It’s funny because you talked about the beginning of the pandemic. I always like to just give people the visual of taking their right hand, stuffing it underneath their right butt cheek, taking the left hand, and stuffing underneath that left butt cheek. Sometimes the best thing you can do, sky has fallen, great, sit on your hands.
You’re not going to do stupid things like, hey, if you’re obviously holding on to a position that has a bleak future because it’s been so overvalued, if you were one of our clients, you probably not in it because you’re following the right principles that you’re not going to be buying those types of companies. But let’s just say that you did. If you have good companies, the best thing you can do is just wait it out and not act emotional.
I think that’s true when you’re dealing with gurus or anybody else. Take a look. If it sounds like a lot of hype, it doesn’t mean that you don’t do it, it doesn’t mean that you throw it out, it just means that you do so measured. Maybe you find something that you love to do that you’re passionate about, that could actually replace your current income. You won’t know until you’ve actually had some degree of success, and you never know right away.
You may think this is really awesome. I love it, great. Channel that energy and learn how to do it really well. If you’re passionate about it, you’re good at it, and it actually makes money, you’ll be successful. You can be as passionate as you want about fixing typewriters. Chances are, you’re not going to make much of a living out of it. You got to find something you’re passionate about, good at, and has an economic benefit.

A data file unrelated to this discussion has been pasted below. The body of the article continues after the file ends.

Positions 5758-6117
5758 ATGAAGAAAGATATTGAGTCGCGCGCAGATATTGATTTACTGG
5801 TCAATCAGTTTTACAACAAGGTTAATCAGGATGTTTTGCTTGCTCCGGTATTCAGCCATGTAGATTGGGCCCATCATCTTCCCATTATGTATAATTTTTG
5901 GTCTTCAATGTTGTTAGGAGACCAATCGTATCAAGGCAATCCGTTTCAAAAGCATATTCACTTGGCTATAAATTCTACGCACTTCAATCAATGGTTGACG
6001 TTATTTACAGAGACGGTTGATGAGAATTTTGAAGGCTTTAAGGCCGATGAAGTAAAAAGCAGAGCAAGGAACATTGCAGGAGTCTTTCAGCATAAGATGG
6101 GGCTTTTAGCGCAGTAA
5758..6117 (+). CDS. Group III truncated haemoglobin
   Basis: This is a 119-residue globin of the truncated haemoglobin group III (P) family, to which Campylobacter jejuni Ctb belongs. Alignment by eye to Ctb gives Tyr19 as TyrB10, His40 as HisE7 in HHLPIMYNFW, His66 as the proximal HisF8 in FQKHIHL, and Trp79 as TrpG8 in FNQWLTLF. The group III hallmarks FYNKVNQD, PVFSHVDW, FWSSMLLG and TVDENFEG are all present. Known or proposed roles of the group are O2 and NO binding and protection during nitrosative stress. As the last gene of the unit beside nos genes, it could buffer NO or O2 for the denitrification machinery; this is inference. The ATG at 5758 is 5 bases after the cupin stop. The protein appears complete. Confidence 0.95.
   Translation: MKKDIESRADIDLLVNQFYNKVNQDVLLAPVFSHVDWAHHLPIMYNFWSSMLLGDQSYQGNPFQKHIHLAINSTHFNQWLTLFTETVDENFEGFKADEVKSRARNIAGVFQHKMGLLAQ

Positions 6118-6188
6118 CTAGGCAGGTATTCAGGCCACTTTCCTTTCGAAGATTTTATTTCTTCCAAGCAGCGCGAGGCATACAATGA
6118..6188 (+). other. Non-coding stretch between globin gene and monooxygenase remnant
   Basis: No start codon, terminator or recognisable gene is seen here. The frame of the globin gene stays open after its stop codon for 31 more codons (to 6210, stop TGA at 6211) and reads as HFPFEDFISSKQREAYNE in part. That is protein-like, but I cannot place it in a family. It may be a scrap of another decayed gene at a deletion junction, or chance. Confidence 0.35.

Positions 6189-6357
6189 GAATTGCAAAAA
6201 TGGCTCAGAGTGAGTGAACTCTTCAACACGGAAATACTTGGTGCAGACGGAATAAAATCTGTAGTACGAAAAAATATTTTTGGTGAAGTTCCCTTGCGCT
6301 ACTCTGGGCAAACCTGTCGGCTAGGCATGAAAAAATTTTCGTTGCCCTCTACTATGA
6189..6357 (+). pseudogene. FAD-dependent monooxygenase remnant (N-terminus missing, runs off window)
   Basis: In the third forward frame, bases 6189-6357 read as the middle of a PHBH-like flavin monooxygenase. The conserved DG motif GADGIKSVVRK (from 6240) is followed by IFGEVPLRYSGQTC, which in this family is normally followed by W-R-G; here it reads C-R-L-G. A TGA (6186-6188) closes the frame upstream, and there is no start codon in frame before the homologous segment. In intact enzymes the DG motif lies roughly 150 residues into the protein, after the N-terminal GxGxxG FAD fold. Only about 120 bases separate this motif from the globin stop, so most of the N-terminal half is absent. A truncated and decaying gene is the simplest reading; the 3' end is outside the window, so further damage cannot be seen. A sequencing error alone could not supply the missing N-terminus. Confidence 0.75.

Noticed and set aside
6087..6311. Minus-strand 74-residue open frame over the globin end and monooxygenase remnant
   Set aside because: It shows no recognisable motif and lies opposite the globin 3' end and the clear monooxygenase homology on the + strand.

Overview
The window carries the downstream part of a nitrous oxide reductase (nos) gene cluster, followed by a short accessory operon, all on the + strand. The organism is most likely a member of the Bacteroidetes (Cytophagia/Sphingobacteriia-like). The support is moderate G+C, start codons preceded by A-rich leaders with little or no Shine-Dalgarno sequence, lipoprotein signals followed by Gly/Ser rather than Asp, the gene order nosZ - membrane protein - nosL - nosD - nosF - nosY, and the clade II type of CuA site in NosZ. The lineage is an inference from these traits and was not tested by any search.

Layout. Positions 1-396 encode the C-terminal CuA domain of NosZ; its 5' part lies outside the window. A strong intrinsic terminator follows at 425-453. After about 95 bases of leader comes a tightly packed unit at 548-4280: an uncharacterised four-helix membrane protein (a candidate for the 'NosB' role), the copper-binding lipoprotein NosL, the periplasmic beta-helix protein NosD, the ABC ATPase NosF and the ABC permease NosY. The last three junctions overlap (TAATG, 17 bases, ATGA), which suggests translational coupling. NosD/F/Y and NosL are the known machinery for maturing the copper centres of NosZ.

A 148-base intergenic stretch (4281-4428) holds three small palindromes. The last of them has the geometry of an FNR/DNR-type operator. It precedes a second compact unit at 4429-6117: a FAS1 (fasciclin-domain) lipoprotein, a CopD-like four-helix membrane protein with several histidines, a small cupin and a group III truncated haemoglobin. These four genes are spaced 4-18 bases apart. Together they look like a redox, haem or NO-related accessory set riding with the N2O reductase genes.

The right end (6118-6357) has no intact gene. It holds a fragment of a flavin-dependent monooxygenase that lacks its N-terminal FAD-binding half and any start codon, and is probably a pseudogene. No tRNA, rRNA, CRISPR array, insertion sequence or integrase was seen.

There’s plenty of things out there that you could find. If you find a guru that’s talking about one of those things, just understand that a lot of those coaches that are there is just there to sell you stuff. They may be well-intentioned, but don’t leave your job. Don’t listen to the guru. Don’t quit your job.
That job is a little engine running everything else, dumping money into your investment, and do like Carl’s talking about and all the successful clients. That is to put it into things and be patient. Don’t forget it, unless you’re like, surprise. It’s like every Christmas. I actually go through my accounts and find the ones I hit.
Carl: I did have a client like that who was like, yeah, every Thanksgiving, I look at all my accounts, and I just write my checks for all the charities I donate to, and then every December we start over again.